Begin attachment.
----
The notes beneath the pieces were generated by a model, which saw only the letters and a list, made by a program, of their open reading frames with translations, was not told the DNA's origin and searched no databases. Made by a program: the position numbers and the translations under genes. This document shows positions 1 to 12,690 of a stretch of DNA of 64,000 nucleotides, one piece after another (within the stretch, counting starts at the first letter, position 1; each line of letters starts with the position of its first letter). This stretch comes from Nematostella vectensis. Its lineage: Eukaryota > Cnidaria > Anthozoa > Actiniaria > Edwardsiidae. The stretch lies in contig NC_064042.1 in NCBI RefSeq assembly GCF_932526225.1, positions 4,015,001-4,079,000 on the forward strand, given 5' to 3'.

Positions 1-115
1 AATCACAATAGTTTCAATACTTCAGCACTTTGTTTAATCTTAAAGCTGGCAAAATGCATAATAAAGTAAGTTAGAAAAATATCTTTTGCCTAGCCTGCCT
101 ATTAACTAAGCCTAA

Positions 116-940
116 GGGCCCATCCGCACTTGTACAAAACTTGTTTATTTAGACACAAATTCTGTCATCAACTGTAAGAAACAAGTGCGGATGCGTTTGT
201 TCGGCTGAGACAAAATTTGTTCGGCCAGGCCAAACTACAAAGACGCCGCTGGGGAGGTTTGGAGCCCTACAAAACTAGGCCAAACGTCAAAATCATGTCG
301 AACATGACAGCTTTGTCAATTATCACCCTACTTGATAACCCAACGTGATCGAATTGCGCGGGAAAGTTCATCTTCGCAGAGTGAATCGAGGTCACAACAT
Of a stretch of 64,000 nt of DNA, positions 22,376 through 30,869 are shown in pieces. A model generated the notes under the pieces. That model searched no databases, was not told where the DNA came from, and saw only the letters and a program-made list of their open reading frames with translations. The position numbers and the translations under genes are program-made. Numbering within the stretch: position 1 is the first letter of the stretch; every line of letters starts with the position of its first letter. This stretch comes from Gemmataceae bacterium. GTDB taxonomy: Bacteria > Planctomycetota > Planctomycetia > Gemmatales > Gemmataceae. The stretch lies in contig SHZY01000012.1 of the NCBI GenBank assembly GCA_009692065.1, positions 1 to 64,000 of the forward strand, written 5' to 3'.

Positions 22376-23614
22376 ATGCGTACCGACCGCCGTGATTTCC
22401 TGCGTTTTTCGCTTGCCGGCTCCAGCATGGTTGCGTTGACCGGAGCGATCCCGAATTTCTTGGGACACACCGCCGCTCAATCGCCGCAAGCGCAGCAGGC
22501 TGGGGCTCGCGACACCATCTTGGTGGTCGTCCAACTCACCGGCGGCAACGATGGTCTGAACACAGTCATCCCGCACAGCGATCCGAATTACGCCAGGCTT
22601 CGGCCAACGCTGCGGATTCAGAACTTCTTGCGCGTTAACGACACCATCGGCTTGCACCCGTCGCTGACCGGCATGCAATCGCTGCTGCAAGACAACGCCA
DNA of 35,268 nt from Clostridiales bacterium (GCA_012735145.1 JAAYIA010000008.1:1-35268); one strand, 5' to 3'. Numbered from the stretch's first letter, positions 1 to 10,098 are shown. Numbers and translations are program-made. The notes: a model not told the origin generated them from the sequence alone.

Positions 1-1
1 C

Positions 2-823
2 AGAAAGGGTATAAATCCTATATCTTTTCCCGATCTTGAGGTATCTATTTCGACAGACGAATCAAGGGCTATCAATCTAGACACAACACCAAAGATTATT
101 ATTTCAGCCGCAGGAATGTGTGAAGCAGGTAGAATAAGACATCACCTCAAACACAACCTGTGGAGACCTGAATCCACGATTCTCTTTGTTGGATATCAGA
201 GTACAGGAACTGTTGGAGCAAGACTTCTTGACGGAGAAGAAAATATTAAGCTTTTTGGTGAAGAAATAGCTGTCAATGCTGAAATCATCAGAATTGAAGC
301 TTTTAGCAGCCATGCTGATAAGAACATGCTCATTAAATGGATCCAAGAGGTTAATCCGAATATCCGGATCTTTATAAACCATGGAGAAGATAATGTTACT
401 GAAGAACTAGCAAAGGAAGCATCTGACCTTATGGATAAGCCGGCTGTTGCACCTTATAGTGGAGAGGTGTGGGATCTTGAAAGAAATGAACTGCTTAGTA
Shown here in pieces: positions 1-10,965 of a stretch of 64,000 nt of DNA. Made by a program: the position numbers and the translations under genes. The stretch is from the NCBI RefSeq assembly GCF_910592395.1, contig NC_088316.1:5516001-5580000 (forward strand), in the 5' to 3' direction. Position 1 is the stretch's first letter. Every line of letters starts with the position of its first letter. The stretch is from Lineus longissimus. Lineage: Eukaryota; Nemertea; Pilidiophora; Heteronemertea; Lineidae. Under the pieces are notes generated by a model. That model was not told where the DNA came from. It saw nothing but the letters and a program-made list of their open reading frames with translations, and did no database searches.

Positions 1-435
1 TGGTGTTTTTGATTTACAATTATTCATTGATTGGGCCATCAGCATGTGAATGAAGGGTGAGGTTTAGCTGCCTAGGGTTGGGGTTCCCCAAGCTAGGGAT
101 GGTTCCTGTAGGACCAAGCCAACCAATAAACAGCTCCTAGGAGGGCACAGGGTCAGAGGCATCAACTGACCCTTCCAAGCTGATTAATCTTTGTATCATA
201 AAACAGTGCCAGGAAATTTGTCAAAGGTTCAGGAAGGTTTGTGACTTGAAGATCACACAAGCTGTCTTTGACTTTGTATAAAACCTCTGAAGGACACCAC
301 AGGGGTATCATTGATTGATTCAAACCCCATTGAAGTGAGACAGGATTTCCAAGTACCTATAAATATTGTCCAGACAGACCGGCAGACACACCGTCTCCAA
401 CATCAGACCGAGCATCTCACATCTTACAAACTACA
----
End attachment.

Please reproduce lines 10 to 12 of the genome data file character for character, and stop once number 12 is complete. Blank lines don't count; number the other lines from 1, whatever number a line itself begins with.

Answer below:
Positions 22376-23614
22376 ATGCGTACCGACCGCCGTGATTTCC
22401 TGCGTTTTTCGCTTGCCGGCTCCAGCATGGTTGCGTTGACCGGAGCGATCCCGAATTTCTTGGGACACACCGCCGCTCAATCGCCGCAAGCGCAGCAGGC